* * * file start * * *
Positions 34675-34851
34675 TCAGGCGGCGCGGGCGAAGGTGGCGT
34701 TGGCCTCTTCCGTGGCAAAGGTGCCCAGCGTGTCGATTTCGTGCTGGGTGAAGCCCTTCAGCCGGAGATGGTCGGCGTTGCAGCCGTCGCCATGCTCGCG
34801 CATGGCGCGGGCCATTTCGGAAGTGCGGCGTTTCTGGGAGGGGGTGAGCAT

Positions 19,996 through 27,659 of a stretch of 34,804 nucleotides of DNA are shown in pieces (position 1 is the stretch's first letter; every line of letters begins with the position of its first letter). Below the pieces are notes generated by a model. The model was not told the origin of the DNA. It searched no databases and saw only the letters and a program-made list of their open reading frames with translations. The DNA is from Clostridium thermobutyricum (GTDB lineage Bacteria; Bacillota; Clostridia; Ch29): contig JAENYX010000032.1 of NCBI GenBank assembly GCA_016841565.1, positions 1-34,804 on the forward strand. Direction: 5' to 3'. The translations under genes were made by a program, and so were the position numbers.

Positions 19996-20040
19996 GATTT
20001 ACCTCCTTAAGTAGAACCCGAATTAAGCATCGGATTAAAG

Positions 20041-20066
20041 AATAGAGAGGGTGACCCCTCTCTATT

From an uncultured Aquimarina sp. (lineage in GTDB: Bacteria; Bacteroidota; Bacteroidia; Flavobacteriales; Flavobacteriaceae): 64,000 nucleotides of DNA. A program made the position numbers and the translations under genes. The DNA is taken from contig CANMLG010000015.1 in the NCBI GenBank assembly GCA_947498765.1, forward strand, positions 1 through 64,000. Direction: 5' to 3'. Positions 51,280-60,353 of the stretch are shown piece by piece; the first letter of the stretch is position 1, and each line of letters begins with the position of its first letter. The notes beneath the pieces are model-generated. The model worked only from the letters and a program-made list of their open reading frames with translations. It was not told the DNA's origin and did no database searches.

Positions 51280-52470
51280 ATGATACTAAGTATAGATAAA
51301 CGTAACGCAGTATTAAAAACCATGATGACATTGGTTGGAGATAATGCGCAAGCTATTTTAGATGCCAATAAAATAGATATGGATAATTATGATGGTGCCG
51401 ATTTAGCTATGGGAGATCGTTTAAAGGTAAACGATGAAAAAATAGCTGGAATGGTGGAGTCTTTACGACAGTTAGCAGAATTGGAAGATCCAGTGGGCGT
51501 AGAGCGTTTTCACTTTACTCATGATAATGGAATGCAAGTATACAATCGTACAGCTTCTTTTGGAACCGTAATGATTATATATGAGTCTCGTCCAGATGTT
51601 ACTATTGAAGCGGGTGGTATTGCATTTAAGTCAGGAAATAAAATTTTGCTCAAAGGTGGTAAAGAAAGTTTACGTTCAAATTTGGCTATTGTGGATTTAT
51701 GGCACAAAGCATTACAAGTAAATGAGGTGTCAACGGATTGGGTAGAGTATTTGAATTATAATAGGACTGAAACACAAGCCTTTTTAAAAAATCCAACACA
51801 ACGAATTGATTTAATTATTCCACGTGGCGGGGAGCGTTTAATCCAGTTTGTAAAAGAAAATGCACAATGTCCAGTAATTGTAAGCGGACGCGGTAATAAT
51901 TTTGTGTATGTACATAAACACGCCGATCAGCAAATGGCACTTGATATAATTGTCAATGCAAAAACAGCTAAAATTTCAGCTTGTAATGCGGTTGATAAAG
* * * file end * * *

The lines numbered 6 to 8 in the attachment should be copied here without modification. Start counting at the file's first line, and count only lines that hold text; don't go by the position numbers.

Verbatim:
Positions 19996-20040
19996 GATTT
20001 ACCTCCTTAAGTAGAACCCGAATTAAGCATCGGATTAAAG